The Safari enjoyed a beautiful sunrise over an almost mirror calm sea this morning, even the hazy clouds in the far western sky took on the colours of a sunset. The cool but not cold conditions were just about perfect apart from the light swell that was large enough to hide Herring Gulls for a few seconds. The low post-dawn sunlight making them shine with a rosy hue. We find it amazing that the sea can calm down so quickly after being so tempestuous only a few hours earlier.
The excellent visibility didn't help us find anything over exciting. As we scanned we could only find a couple of small flocks of Common scoters, a single Great Crested Grebe and a couple of Cormorants flying out to sea. More Black Headed Gulls than we normally see were loafing on the water, even thoughthe tide was well out and there was an enormous swathe of beach to forage on. You'd have thought there would have been rich pickings on the strandline after yesterday's storm but the beach was more or less empty. The pool at the side of the outfall pipe held the majority of birds, several gulls and Oystercatchers and three Redshanks…well it did hold the majority of the birds until a dog walker took his mutt towards them and they fluxhed welll down the. All that expanse of beach to walk in and he aims directly for the only flock of birds - plonker!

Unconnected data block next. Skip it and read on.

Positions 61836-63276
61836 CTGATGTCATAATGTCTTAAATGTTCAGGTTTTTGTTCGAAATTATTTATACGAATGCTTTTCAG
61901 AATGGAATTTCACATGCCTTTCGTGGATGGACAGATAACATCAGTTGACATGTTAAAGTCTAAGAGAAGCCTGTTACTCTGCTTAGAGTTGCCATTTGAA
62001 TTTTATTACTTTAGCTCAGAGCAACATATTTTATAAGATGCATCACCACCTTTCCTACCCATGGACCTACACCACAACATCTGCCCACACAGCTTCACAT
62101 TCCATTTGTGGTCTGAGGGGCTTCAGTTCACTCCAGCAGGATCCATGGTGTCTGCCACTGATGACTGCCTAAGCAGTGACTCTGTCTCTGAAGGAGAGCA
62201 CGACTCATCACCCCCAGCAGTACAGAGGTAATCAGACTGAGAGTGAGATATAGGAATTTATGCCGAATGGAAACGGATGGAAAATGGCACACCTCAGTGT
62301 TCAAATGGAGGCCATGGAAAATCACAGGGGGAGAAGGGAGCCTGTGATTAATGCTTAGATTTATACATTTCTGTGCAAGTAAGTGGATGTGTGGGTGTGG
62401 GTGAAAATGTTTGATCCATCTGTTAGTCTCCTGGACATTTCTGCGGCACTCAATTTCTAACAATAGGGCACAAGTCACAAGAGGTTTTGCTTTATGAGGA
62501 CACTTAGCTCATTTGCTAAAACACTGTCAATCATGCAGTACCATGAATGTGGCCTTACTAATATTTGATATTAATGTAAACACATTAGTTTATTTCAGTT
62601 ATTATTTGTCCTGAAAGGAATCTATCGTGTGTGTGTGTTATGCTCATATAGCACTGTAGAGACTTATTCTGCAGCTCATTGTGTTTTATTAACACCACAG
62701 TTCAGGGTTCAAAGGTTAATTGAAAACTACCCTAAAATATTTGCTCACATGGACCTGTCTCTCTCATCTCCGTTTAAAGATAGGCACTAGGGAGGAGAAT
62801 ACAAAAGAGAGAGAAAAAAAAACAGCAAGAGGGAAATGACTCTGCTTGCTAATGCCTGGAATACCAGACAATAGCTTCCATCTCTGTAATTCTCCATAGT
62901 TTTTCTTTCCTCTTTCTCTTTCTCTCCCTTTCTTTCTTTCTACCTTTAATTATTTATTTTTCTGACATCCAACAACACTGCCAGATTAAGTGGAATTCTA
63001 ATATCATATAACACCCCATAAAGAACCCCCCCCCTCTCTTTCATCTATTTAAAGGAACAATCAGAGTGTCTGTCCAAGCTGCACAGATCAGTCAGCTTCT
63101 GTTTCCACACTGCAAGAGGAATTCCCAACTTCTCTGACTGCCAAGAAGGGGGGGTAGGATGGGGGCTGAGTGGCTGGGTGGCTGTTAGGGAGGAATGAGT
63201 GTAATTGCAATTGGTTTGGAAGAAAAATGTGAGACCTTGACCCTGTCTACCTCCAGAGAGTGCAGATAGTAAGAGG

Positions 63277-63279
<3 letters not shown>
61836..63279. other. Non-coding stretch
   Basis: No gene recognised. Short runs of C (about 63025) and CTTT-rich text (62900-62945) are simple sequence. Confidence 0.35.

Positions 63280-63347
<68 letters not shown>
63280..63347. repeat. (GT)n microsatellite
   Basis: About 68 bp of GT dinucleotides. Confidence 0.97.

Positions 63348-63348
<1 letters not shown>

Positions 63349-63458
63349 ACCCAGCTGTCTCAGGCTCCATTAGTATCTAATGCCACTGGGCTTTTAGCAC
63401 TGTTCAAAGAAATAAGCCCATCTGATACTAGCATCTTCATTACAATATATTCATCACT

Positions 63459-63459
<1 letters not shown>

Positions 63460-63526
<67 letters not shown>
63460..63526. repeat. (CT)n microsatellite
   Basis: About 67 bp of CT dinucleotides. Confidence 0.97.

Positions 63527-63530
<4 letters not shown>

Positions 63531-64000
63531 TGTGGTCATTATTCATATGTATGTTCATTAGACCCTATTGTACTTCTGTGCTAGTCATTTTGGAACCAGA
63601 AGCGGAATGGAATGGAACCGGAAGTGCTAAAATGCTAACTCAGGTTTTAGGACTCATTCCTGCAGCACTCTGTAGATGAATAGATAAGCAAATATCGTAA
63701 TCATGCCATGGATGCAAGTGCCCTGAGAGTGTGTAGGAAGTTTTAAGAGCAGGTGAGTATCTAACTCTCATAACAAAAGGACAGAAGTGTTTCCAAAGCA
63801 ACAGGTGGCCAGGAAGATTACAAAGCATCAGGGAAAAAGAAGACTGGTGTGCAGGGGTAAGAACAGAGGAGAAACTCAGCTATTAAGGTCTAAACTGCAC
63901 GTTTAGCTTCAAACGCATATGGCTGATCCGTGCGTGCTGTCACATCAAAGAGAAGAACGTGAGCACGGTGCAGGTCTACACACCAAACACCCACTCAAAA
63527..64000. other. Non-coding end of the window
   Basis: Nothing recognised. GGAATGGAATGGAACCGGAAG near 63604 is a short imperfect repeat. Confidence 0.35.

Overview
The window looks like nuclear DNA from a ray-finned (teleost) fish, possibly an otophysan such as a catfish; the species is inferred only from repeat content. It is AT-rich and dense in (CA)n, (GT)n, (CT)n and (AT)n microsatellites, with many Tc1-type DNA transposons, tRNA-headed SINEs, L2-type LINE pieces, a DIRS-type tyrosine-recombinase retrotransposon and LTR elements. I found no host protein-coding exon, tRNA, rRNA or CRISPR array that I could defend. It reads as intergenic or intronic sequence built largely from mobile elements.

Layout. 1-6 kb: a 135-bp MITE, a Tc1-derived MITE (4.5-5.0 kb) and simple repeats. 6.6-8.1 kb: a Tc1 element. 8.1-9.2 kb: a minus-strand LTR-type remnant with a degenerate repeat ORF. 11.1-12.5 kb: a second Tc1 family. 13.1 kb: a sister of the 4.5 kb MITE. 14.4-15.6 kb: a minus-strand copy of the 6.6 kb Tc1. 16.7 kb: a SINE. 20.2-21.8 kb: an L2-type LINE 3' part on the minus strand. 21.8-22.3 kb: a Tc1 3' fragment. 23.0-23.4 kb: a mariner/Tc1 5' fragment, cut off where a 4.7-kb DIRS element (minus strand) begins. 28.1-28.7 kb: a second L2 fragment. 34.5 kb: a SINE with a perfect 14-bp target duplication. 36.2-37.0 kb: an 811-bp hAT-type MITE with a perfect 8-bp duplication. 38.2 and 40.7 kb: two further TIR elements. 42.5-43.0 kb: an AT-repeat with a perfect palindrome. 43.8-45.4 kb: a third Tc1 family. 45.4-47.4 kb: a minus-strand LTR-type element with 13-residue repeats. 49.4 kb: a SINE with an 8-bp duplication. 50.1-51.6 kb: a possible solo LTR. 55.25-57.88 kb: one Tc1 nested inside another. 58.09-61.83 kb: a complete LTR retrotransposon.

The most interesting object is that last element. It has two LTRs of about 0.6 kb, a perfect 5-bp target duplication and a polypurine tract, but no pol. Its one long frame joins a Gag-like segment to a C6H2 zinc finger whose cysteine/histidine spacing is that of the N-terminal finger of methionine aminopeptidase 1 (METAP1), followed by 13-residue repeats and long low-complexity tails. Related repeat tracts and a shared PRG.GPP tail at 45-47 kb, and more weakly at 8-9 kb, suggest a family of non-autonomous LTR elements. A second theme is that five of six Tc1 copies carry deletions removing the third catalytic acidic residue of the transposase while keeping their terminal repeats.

On the way back to Base Camp this evening we weren't stuck in traffic long enough to enjoy the Starlings, at least 5000 at Central Pier and perhaps 15-20000 at North Pier were putting on a show for several people enjoying/photographing/videoing them which was great to see.
Hot news from the Lancashire Moth Recorders was that two species of micro we trapped in the garden during the crappiest moth trapping season ever, Dichrorampha alpinana and Pammene fasciana, are both new for 10km square SD33. Would you credit it?
Where to next? Working out of town tomorrow and maybe a small chance of getting out somewhere a bit more unusual before yet more Christmas shopping has to be done.
In the meantime let us know wwho's watching what swirl around in your outback.